After Mary and George married in 1886, they lived on the land deeded to Mary by her father. According to family history, George became visibly upset about 1899 because his father had deeded all of his land to the eldest son, John Daniel ‘Tobe’ Davis. Deeding the land to the eldest son was traditional during this era; however, it did not set well with George.
At this time George and Mary Esther had six children: Thomas Columbus ‘Lum’, Pearl, Ruby Ann, George Washington ‘Wash’, Joseph Carl ‘Dugan’, Eula LaVerne. It should be noted that Dugan was a midget.
George loaded all of his family with their belongings that could be carried in the wagon. He asked Mary to sell her land to which she refused. Surely, he must have wanted the money from the land to help live while in the wagon, knowing there would be times when no job would be available. George sold the land anyway, forging Mary’s name on the bill of sale.
The Davis family began a journey, which was to last about two years, around East Texas and into Oklahoma, with George working at odd jobs to support his family. One of the frequent jobs was logging, especially in Cass County close to Bryan’s Mill. The family lived in the wagon during this period in all kinds of weather.
Pearl died during the first leg of this wagon tour and is buried in an unknown grave in Hopkins County. Another child, Lillie, born in 1900 in Cass County after the tour began died in infancy. Family history states that a man in Cass County donated a small portion of his land for a cemetery on which to bury Lillie.
George suffered from a mild form of epilepsy and could tell when a spell was coming on. He would splash cold water on his face in an effort to ward off the spell and many times this worked. However, while logging in Cass County, close to Bryan’s Mill, he felt a spell coming on and went to the small shallow stream to put water on his face.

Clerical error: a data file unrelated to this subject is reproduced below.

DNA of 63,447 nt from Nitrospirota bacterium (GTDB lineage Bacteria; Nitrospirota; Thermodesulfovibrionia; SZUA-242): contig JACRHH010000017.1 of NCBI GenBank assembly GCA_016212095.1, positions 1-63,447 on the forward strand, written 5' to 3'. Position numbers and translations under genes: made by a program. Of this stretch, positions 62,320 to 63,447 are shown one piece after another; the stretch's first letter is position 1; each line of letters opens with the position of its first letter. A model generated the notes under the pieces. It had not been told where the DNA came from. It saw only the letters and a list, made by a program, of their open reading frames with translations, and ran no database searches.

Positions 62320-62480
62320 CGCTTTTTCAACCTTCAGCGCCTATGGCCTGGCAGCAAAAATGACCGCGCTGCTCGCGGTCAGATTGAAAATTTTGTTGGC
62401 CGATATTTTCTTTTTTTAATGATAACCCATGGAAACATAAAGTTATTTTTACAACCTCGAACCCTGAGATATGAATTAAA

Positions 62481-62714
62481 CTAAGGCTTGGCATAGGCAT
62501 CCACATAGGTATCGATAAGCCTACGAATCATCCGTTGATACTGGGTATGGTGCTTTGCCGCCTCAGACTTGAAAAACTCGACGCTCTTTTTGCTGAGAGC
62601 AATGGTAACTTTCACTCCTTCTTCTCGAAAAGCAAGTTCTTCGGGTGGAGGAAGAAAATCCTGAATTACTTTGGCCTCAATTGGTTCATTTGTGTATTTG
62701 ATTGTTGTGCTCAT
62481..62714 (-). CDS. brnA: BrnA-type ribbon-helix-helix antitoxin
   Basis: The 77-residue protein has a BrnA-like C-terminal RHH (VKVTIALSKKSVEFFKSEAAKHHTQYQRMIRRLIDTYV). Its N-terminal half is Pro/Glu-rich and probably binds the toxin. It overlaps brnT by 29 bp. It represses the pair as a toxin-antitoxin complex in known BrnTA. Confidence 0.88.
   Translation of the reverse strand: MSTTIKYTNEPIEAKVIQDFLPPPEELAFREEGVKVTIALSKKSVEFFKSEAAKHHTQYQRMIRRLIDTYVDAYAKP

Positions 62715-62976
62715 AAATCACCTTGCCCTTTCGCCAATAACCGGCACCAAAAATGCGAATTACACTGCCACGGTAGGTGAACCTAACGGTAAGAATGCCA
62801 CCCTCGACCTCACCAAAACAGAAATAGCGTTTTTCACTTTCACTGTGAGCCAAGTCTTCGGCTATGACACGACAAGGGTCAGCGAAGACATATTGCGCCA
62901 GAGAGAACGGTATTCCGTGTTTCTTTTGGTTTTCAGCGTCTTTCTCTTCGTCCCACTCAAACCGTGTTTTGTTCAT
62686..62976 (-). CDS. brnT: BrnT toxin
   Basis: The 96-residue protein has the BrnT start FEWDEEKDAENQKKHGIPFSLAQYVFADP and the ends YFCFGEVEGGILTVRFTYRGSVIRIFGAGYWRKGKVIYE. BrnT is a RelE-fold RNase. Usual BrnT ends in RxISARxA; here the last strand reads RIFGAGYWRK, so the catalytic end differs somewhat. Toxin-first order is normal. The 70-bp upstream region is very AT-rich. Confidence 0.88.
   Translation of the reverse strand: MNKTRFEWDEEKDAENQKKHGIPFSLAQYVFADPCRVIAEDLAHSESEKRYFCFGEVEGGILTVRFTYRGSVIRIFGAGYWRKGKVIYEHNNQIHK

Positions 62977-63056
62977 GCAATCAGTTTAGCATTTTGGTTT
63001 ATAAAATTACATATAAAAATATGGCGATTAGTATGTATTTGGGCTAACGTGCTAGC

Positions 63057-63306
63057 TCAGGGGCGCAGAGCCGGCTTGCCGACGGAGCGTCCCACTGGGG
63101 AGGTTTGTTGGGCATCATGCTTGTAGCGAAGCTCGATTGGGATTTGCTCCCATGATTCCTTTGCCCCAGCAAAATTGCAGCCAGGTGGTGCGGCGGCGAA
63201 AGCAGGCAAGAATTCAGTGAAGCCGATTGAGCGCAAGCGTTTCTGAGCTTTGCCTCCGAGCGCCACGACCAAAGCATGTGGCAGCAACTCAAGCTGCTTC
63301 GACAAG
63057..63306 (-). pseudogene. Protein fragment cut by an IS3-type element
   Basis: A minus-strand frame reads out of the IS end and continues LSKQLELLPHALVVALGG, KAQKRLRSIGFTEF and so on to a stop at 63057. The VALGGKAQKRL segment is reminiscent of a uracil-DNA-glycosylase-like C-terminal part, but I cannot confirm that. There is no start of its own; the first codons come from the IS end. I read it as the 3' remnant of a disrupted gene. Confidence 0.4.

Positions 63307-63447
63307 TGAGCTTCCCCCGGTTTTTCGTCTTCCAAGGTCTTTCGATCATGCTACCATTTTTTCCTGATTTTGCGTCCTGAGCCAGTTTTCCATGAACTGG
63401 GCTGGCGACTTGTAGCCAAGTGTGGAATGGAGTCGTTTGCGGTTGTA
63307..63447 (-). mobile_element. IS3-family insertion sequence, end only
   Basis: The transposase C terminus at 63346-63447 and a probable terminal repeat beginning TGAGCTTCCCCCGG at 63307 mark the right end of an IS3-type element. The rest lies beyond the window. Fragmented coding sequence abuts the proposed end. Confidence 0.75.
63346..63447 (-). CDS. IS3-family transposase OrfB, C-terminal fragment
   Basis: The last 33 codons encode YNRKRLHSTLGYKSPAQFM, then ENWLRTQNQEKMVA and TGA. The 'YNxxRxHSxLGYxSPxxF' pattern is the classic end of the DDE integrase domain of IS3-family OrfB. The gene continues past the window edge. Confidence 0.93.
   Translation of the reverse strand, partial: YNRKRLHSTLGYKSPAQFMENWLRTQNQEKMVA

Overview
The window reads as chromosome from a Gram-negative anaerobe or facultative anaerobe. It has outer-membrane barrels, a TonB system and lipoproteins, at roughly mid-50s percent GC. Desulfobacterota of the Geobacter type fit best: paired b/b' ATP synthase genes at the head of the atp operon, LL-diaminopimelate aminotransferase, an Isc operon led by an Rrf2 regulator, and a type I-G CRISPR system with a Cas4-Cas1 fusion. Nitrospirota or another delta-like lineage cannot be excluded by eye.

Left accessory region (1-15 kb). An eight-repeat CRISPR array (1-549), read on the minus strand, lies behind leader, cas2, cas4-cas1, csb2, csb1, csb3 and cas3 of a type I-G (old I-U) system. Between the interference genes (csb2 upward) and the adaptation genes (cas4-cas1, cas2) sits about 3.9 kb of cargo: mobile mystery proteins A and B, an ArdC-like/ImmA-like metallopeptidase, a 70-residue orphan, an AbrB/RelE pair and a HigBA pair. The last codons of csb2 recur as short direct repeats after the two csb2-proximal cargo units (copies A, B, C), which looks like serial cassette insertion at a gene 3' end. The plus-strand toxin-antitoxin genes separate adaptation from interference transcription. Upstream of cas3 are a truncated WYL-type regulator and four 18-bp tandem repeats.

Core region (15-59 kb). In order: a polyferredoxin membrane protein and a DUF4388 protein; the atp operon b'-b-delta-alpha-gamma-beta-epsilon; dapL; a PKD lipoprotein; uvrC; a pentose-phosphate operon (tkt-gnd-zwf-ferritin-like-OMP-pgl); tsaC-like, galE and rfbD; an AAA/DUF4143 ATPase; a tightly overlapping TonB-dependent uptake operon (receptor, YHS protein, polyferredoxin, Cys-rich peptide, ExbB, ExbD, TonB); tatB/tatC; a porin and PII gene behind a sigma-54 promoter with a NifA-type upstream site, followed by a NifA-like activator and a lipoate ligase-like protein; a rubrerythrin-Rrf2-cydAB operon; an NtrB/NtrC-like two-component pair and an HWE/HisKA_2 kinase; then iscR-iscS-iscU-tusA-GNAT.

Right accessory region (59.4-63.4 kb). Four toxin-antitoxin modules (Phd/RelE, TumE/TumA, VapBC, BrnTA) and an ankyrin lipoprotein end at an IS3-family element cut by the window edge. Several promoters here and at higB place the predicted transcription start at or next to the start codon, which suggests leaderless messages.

Evidently, he had a spell and drowned in the shallow water. His family was left on their own to get back to Upshur Co. He was buried in Cass Co. at Bryan’s Mill, close to Lillie.
The oldest son, Lum, who was 15 at the time, drove the wagon back home…only for the family to find that they had no home to which they could return. Here they were back in Upshur County, probably no money or supplies, no place to live and Mary Esther had lost two children and a husband on the journey. How hopeless her future must have seemed at that moment.
Mary Esther moved in with one of her married sisters. As was another custom of the times, everyone was seeking an eligible man for Mary Esther to marry, especially since she had children to raise. She remarried in late 1903 to Elijah Nicholas ‘Nick’ Loving.
In 1904, Mary Esther had a little girl who died in infancy. In the fall of 1905, Mary Esther had a son, Elijah. In 1909, she lost her 16 year old son, Wash, from her first marriage; but, had another son, Lewis, the same year.
She developed consumption or pneumonia in the early part of 1914. During her eleven years of marriage to Nick, she had been abused repeatedly by him, which resulted in her oldest son, Lum, coming to her rescue in mid 1914. However, Mary Esther died a few months later at the age of 44 years. She had endured a very difficult life. Even in the face of adversity, she was still described by all who knew her as very sweet and gentle.